While Congress is facing several unresolved issues in a potentially busy post-election lame-duck session, finding additional disaster relief money for Hurricane Sandy likely won’t be on the list, as FEMA and lawmakers say available funds should be sufficient.
Federal Emergency Management Agency Administrator W. Craig Fugate told reporters Tuesday he has $3.6 billion in disaster-relief funding immediately at his disposal that will “provide all of the funds we need for the response, as well as continuing recovery for all of our previous open disasters.”
And congressional appropriators said Wednesday they’ve gotten no signals from the agency that more relief appropriations will be needed in the near future.
“A supplemental (funding measure) is not on our radar at this point,” a senior House Appropriations Committee aide said.
The situation is a sharp contrast from recent years. After Hurricane Katrina wreaked havoc on the Gulf Coast in 2005, Congress approved two emergency supplemental spending bills, which together provided $62.3 billion for emergency response and recovery needs. Both measures were enacted less than two weeks after the storm hit.
Congress later approved a third emergency supplemental funding request that included $19.3 billion for disaster-recovery assistance for Katrina-related damages as well as for other disasters.
And FEMA’s disaster-relief fund was stretched to the limit last year owing to a slew of natural disasters, including flooding along the Mississippi River, a rash of tornadoes in the South and Missouri, wildfires in Texas and an earthquake in the mid-Atlantic states. By the time Hurricane Irene ripped through the East Coast and New England in late summer 2011, the agency’s emergency funds were running low.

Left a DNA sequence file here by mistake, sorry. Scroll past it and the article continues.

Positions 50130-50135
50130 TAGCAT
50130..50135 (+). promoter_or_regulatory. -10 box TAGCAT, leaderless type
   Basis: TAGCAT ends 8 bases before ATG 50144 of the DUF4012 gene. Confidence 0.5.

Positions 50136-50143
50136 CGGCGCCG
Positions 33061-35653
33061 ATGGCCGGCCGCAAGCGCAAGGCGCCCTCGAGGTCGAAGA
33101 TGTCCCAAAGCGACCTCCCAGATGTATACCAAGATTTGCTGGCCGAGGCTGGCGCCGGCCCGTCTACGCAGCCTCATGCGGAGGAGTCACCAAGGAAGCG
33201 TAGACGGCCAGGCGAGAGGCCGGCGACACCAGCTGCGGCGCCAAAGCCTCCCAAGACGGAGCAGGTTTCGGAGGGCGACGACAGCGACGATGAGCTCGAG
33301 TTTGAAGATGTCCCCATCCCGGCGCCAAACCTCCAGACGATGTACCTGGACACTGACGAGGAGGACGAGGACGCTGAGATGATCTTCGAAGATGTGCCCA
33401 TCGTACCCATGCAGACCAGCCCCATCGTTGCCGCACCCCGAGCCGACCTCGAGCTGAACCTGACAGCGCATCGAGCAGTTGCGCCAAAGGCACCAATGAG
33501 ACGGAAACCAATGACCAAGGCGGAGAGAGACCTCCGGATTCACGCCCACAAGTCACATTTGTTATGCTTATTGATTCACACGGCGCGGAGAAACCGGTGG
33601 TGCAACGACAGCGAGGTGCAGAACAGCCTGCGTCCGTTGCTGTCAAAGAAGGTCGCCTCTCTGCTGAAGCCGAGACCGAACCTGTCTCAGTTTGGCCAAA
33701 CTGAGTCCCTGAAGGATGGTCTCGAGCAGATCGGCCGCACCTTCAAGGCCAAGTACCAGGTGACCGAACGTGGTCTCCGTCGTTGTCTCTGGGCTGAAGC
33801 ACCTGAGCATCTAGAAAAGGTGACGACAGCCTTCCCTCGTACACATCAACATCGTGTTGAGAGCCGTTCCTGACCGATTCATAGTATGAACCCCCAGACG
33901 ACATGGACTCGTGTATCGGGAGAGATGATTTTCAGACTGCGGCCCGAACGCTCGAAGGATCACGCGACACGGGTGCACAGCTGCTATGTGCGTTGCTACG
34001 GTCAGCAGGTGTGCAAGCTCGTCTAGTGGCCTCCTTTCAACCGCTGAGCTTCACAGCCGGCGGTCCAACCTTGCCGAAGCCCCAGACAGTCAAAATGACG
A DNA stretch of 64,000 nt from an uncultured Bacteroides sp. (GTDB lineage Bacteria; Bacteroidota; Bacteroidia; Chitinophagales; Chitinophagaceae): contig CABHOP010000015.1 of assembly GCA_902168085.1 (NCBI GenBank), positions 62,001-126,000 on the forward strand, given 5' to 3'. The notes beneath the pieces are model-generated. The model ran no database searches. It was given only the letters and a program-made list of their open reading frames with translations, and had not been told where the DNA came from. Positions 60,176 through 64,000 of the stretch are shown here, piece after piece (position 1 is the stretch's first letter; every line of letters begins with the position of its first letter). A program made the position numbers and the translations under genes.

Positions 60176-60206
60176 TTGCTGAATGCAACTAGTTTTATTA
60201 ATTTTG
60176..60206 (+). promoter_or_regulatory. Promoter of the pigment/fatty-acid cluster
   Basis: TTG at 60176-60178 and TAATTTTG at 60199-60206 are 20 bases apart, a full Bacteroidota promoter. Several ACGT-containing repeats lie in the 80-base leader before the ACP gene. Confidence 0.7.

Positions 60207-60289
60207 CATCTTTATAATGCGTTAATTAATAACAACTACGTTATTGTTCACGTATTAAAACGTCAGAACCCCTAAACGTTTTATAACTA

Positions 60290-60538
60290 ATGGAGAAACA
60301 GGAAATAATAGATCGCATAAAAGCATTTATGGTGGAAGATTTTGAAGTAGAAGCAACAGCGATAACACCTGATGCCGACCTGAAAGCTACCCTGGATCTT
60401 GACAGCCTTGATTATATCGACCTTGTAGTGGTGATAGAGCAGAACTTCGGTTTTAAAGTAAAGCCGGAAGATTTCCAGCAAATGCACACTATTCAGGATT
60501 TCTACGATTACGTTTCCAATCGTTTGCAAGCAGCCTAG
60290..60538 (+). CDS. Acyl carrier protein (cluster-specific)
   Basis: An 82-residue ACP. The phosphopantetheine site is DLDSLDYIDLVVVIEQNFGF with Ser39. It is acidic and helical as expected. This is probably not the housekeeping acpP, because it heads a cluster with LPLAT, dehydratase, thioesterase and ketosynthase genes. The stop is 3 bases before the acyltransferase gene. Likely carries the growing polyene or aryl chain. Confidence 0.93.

During 2011’s busy storm season, House Majority Leader Eric Cantor, Virginia Republican, caused a stir when he suggested Congress withhold requests for supplemental disaster relief money unless the money was offset elsewhere.
A Cantor spokesman this week said the majority leader has never suggested that victims of natural disasters be deprived of needed help.
“One of the reasons House Republicans insisted on reforming the disaster funding process … was so that we would have a separate dedicated pot of money available based on historical disaster needs,” said Cantor spokesman Rory Cooper. “We also provided that should a disaster exceed that capacity, Congress and the president could provide additional emergency funds.”
But the agency’s disaster-relief coffers are now in much better shape, as Congress in September added to the fund at an annual rate of $7.1 billion for fiscal year 2013, which began Oct. 1. Since lawmakers only passed a six-month “continuing resolution” instead of a full one-year budget, FEMA technically was allocated half that amount, though the agency has relatively easy access to the rest.
An additional $1 billion in unused disaster-relief money also rolled over into this year’s account owing to fewer major natural disasters during the 12-month fiscal year that ended after September, he said.
“The [disaster-relief fund] has sufficient cash in the short term,” a senior aide with the Senate Appropriations Committee said.
As millions of Americans still are coping with Sandy’s aftermath, no reliable damage estimates are available. But should it become apparent in the coming weeks that FEMA will deplete its disaster-relief money, Congress will have the opportunity to allocate more during its lame-duck session scheduled to begin a week after Tuesday’s elections.
House Appropriations Committee Chairman Harold Rogers, Kentucky Republican, also has said he is committed to extending the six-month continuing resolution to a full year as soon as possible, the senior House committee aide said.